‘It’ll definitely help save lives’: Horry County Fire Rescue creates new EMT position

Grand Strand
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Horry County Fire Rescue does much more than fight fires.

In fact, emergency medical calls are a majority of the calls the department receives and responds to. 

Between July 1 and December 31 of 2018, HCFR responded to 26,000 EMS calls compared to 4,000 fire calls. 

To keep up with the growing demand of medical services, the department created a new position. 

Previously, HCFR had two main positions: firefighter/EMT and paramedic. 

The new position just created is an intermediate level between those two called advanced EMT. 

An advanced EMT can provide medical services that the basic EMT can’t on calls that paramedics may be overqualified to respond to. 

“A basic EMT can do any kind of basic life support, but they can’t administer certain drugs, they can’t insert IVs as needed,” Tony Casey, spokesperson for Horry County Fire Rescue, said. “So this advanced EMT person can give someone fluids, they can put in IVs, and they can administer some drugs.” 

It’s a move the department says will help with staffing and deployment. 

“We are dealing with a paramedic shortage across the nation,” Casey said. “And having this intermediate between a basic EMT and a paramedic allows us to provide more service, more life-saving support without having them go through that process of training to be a full-time paramedic.”

According to HCFR, the new position doesn’t just benefit the department, but you at home.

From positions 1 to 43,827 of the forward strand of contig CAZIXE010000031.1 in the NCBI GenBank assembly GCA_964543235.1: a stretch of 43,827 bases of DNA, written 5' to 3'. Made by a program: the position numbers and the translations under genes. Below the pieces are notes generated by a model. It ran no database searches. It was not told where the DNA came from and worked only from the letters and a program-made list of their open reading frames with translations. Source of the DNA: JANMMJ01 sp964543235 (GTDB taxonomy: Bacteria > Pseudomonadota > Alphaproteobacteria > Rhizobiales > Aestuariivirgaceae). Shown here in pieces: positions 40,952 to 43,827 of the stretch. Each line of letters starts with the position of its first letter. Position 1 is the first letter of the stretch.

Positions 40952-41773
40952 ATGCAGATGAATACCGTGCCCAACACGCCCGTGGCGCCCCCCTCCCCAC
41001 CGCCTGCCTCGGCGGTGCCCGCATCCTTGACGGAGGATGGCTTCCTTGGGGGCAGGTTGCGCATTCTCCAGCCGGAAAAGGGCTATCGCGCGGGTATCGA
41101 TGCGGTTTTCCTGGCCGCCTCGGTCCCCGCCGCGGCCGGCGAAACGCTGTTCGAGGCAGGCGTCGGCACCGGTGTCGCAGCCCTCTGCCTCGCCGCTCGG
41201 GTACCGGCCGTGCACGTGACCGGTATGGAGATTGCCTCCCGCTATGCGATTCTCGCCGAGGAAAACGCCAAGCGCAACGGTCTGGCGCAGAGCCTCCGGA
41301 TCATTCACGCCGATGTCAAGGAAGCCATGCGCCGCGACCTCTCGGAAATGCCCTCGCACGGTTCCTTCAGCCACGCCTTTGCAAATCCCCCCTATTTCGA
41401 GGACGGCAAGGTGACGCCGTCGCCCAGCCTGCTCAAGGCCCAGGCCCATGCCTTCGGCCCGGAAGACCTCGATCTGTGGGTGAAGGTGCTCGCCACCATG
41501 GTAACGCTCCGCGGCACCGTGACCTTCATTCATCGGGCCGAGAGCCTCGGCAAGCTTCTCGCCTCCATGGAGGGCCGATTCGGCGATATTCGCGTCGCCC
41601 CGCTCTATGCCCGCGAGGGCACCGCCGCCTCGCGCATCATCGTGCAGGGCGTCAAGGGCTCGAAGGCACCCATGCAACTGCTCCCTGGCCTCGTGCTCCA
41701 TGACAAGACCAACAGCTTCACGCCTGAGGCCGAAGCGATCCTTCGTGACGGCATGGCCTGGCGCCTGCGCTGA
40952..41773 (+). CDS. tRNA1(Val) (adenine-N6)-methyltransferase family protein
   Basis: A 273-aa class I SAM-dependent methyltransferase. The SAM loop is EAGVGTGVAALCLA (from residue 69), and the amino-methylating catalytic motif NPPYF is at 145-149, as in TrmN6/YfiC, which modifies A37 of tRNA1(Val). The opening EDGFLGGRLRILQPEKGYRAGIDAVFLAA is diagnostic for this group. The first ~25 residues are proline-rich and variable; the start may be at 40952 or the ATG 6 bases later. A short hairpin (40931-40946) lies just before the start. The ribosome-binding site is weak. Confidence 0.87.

“It’ll definitely help save lives in that we have a lot of calls in-between the paramedic level and the basic EMT level,” Casey said. “So having this option, offering these classes, is really going to benefit Horry County.”

After a year of service, any Horry County basic EMT can choose to take the class to become an advanced EMT, which is about 288 hours of training.

News13 asked if the advanced EMTs would get a salary increase. 

“Not yet, but that’s something we’ve been looking into,” Casey replied. 

The first class of 13 advanced EMTs graduated in November. The second class of about 18-24 is set to graduate next month.

Last summer, in a big overhaul, Horry County Fire Rescue changed its deployment model to free up paramedics who were being tied down with minor injury calls. 

The department said this helped cut down on mandatory overtime problems and led to about an 80% increase in advanced life support availability at some of the busier fire stations. 

At last night’s county council meeting, Chief Joseph Tanner announced there were five vacancies overall.

At this time last year, there were 24.

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